IAF Rafales to get French ‘HAMMER’ missiles. What makes them deadly?

IAF is, reportedly, ordering AASM HAMMER weapons on an emergency basis

aasm test A Rafale fighter testing an AASM | French Defence Procurement Agency

The Indian Air Force has already indicated it wants its new fleet of Rafale fighters from France to be ready for operations as soon as the jets arrive. Therefore, attention has turned to capabilities the new fighters will offer.

It had been reported earlier this month that France had begun shipping the Meteor long-range air-to-air missile and the Scalp stealth cruise missile to India to arm the Rafale.

On Thursday, news agency ANI reported the Indian Air Force is ordering another unique weapon from France. ANI reported that the Indian Air Force is ordering the AASM (Armement Air-Sol Modulaire) HAMMER (Highly Agile Modular Munition Extended Range) air-to-ground missiles from France. The order is being processed on an emergency basis.

"The order for the HAMMER missiles is being processed and the French authorities have agreed to supply them to us at a short notice for our Rafale combat aircraft," ANI quoted government sources as saying. "In view of the urgent requirement for these missiles by the Air Force, the French authorities would be delivering the systems to India from the existing stock meant for some other customer," ANI added.

"The HAMMER would give India the capability to take out any bunkers or hardened shelters in any type of terrain including the mountainous locations such as Eastern Ladakh," ANI reported.

Like the Israeli-supplied SPICE smart bombs that the Indian Air Force used in the Balakot attack last year, the AASM HAMMER is actually an add-on kit to an existing 'gravity' bomb.

But unlike the SPICE, the AASM HAMMER is unique in the sense that it has features of both a missile and a glide bomb. Safran, the French company manufacturing the AASM HAMMER, claims it "adds a propulsion kit and a choice of guidance kits to standard bombs”.

The AASM HAMMER is a modular weapon, which can be equipped with a variety of guidance modes such as satellite guidance, infra-red seeker and laser. According to Safran, the AASM HAMMER can be fired at ranges of anywhere between 20km to 70km, enabling the launch aircraft to stay out of range of enemy air defences.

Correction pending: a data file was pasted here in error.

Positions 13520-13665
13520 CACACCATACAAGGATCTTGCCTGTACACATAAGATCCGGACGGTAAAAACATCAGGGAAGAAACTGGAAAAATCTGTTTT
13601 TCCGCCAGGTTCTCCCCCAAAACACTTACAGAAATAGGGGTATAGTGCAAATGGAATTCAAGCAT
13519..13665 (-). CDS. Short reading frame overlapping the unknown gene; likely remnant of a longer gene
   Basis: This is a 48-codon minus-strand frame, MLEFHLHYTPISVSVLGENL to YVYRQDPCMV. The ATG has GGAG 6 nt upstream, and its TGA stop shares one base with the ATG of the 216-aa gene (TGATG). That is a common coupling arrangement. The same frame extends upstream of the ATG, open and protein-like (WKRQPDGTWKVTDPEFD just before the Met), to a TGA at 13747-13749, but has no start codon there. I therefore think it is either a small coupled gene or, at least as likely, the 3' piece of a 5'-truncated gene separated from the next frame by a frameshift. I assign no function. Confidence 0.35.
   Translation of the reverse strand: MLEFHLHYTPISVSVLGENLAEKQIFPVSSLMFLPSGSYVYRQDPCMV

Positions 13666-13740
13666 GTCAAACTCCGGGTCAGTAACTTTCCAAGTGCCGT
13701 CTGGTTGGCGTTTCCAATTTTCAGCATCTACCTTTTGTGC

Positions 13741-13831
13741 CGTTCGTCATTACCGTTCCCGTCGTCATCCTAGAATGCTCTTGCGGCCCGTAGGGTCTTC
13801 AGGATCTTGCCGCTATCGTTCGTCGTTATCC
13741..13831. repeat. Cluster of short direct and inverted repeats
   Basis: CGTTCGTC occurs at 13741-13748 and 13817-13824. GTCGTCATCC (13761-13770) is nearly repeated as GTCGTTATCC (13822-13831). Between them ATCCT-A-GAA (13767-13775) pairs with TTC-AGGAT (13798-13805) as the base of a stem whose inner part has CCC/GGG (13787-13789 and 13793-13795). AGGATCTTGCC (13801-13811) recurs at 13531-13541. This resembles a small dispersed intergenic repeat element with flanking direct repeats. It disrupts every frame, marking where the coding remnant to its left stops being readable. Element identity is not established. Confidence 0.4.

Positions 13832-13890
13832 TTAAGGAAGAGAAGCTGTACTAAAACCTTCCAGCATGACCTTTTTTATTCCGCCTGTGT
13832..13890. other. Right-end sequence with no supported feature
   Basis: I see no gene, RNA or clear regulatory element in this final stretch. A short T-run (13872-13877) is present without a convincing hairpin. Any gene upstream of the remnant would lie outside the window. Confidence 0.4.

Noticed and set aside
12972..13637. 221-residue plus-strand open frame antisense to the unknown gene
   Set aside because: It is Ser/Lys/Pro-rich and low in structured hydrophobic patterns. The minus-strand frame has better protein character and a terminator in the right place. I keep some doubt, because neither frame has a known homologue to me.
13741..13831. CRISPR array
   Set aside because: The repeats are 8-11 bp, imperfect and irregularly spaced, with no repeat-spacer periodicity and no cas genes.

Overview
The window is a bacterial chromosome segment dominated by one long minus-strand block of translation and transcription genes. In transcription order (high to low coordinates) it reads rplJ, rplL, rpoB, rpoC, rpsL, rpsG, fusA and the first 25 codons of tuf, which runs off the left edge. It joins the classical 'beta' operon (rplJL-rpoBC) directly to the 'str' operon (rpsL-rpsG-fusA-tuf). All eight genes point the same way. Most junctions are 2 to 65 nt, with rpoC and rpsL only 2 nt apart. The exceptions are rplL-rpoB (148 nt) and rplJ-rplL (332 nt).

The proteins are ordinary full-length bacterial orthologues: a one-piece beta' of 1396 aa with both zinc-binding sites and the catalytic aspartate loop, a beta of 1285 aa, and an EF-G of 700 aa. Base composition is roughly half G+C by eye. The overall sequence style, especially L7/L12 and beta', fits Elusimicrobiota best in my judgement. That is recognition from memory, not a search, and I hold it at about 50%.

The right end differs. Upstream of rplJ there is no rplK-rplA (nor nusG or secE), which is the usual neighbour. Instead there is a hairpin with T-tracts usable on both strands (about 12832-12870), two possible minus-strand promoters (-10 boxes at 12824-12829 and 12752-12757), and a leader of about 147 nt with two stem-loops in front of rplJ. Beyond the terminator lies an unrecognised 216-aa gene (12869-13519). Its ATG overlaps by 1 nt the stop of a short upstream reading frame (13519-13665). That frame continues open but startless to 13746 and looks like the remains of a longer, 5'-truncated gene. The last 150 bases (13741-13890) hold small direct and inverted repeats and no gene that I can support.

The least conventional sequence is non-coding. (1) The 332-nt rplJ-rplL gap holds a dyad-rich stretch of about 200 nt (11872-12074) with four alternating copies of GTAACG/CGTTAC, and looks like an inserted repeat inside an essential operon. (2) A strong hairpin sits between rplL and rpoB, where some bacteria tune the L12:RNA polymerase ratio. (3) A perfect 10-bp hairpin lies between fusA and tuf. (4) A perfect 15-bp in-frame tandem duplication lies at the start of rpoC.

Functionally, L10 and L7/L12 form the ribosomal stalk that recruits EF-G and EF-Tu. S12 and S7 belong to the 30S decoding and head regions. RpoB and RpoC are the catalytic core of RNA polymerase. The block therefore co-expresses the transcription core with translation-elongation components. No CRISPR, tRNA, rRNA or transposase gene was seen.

The AASM HAMMER kit can be fitted to bombs of different sizes: 125 kg, 250 kg, 500 kg and 1,000 kg, with the last type meant for 'bunker buster' missions. The fact that it is propelled allows the AASM HAMMER to be used at low altitudes or in hilly terrain, unlike normal bombs that are unpropelled.

A Rafale can carry up to six AASM HAMMER weapons of 250kg weight, which can hit six targets simultaneously.

The AASM first entered service in the French Air Force and Navy in 2008 and was used in Afghanistan that year. The French military highlighted its performance in missions over Libya and Mali in 2011. Qatar and Egypt, both of which use Rafale fighters, have ordered the AASM HAMMER.

A criticism of the AASM HAMMER has been the fact that the weapon was perceived to be very expensive; this had been attributed to the relatively low volume of manufacturing in France as compared to greater numbers of similar weapons built in the US.

French newspaper La Tribune reported in 2017 that Safran intended to reduce the cost of a single AAASM from 120,000 Euros to around 80,000 Euros a piece. In comparison, the US-built GBU-12 230kg bomb costs around 50,000 Euros a piece.

Safran had been offering the AASM HAMMER to India for several years. In April 2016, Safran announced a joint venture with OIS Advanced Technology to manufacture the guidance and glide kits for the AASM HAMMER in India. The JV was announced as being part of the 'Make in India' programme.